Choose from Five Options
- $30 for $50 worth of Malaysian fusion cuisine for two or more
- $60 for $100 worth of Malaysian fusion cuisine for four or more
- $89 for a prix-fixe dinner for two, valid Sunday–Thursday ($161 value)
- $99 for a prix-fixe dinner for two, valid any day ($161 value)
- $59 for brunch and cocktails for two ($157 value)
For prix-fixe dinner options, $19 upgrade for Dungeness Crab.
For brunch option, Dungeness Crab not included.
The prix-fixe options include:
- Choice of two snacks ($30 value)
- Choice of one noodle, soup, or rice dish ($20 value)
- One specialty dish to share ($32 value)
- One side dish to share ($12 value)
- Bottle of house-selected red or white wine ($67 value)
The brunch includes:
- Three cocktails each ($84 value)
- One snack ($15 value)
- Two brunch entrees ($58 value)
See the menu for dish options. Wine pairings will be based on course selections.
Sweet, sour, salty, spicy: in a good bite of nasi lemak or beef rendang, all four flavors hit the palate at once. And that, says Fatty Crab general manager John Petry, is the magic of Malaysian food, whose blend of Indian, Thai, Indonesian, and Chinese culinary influences makes it one of the world's most deliciously eclectic cuisines.
The Fatty Crab kitchen crew amps up classic Malaysian dishes, drawing from traditional flavor profiles and cooking techniques to come up with something new. Below, Petry shares a few highlights from Fatty Crab's wide-ranging menu.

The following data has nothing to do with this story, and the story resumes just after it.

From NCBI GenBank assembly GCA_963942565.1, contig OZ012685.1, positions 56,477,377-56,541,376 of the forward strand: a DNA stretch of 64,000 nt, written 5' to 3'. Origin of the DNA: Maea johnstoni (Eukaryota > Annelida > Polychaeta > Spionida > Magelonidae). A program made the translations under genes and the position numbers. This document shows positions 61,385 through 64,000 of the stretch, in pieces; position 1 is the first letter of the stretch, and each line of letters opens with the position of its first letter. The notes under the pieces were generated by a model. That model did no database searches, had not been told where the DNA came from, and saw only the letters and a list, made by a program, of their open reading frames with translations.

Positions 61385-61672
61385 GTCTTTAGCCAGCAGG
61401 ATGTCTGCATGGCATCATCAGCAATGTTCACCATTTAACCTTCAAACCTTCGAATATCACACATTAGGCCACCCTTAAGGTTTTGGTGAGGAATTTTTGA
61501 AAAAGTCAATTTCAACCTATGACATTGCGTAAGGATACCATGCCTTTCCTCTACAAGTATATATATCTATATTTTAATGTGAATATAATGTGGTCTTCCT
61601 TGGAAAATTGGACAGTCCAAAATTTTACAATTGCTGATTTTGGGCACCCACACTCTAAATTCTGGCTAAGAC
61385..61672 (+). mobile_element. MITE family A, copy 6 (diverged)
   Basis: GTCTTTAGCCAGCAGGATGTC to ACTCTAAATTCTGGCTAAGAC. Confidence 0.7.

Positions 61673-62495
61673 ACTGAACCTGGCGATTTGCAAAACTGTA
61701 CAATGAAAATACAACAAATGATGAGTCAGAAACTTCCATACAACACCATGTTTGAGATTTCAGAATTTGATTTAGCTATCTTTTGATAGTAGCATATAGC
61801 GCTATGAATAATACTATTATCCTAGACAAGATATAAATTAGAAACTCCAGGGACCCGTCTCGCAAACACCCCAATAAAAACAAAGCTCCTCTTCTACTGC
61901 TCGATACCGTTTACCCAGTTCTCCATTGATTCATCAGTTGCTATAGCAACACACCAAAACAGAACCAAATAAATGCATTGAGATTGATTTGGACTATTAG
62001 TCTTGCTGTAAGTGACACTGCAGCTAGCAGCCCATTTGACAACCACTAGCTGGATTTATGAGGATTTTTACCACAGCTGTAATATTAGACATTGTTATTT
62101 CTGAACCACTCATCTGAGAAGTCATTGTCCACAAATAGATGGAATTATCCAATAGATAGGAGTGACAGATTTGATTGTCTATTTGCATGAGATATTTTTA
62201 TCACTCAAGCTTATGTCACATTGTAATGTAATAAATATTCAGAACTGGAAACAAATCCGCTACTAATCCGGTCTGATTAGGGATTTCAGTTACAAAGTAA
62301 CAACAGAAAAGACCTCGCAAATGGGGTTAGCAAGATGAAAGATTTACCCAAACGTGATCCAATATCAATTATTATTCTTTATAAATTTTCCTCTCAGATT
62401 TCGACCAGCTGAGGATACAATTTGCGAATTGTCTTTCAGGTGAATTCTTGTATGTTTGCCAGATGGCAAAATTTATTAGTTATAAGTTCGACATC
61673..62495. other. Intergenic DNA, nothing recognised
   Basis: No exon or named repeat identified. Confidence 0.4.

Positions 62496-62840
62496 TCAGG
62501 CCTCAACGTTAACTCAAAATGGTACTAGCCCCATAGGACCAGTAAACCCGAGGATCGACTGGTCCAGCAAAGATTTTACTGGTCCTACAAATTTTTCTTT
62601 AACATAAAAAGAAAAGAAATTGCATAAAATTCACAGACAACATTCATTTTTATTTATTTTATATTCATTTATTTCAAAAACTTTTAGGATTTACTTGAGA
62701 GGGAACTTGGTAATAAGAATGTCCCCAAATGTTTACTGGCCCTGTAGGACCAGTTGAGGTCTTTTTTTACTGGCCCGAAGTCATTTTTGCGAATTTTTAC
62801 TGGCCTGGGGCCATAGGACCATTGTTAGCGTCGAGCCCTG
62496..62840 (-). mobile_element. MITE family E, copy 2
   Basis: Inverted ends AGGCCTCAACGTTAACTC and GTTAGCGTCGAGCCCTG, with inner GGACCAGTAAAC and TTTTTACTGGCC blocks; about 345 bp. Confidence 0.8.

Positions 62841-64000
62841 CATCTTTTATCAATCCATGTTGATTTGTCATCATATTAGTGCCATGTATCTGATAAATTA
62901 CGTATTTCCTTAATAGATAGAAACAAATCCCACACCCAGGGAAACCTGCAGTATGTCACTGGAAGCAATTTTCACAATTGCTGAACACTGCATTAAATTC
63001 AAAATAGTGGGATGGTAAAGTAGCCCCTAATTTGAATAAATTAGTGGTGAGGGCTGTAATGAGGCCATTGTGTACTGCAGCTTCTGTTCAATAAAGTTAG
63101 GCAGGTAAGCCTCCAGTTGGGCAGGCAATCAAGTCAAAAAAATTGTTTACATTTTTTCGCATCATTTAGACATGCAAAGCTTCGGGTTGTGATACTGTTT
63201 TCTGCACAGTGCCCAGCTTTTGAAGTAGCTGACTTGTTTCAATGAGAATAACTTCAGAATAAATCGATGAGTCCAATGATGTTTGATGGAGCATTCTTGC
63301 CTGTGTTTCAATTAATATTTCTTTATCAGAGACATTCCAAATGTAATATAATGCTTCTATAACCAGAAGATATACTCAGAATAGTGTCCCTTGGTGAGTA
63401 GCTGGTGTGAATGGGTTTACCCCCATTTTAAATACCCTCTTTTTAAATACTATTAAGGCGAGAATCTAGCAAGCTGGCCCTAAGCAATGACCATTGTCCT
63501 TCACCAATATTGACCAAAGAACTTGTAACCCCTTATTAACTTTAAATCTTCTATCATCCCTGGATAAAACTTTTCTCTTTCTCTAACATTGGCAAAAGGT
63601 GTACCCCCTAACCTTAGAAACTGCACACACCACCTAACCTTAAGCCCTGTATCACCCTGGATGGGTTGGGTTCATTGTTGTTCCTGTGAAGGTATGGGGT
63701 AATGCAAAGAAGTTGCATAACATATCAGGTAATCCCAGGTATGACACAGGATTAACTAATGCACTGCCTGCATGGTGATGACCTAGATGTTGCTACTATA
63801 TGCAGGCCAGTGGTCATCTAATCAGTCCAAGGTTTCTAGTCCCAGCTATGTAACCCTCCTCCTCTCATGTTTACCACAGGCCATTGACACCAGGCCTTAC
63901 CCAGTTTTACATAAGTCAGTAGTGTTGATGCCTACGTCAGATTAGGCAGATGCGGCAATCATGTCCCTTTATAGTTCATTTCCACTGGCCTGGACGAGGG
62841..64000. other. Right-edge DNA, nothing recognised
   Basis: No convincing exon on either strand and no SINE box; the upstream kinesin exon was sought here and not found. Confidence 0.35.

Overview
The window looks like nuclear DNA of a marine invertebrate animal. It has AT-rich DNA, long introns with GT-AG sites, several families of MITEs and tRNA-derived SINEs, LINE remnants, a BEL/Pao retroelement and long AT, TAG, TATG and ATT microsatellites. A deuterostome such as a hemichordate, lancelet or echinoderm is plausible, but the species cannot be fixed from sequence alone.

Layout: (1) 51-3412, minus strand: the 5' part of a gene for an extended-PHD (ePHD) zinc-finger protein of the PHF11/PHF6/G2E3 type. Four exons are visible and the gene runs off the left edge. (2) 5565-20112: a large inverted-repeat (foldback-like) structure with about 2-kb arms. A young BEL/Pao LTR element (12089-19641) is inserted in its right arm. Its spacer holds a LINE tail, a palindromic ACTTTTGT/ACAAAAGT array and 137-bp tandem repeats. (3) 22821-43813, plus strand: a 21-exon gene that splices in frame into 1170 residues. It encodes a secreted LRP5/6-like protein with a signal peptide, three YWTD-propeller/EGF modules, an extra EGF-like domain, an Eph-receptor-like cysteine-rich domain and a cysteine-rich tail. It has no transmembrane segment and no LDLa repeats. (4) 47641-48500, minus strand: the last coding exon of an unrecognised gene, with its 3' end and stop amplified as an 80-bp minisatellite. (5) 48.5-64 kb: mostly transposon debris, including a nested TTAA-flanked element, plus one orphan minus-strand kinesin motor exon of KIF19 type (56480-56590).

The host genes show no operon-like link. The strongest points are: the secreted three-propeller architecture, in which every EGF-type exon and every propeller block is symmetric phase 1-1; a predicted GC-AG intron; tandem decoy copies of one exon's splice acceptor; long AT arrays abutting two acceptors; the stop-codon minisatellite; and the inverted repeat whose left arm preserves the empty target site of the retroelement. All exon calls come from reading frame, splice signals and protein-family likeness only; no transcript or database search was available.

Fatty Duck: Not a traditional Malaysian meal, the signature Fatty Duck is one of the "inspired-by" dishes on the menu. First the duck is steamed to medium rare, then dredged in flour and pepper and deep-fried to a delicious crisp. It gets sweetness from gula jawa, an unrefined palm sugar with a molasses-like consistency. The sour comes from pickled mustard grains and thai chiles that hit the tongue with some heat.
Short Rib Rendang: This dish, says Petry, "is pretty much spot on" as far as classic Malaysian dishes go. The range of flavors comes from a precise blend of lemongrass, chiles, shallots, and coconut milk; the kitchen amps up this classic by using high-quality meat so "you get just this tender, fall-apart-as-you-eat-it short rib."
Nasi Lemak: Considered by some to be the national dish of Malaysia, traditional nasi lemak consists of white rice that's been soaked in coconut milk, wrapped in a fragrant pandan leaf, and steamed. Fatty Crab's version adds a sauce of ikan bilis, which are "little fried anchovies—like mini anchovies," Petry says.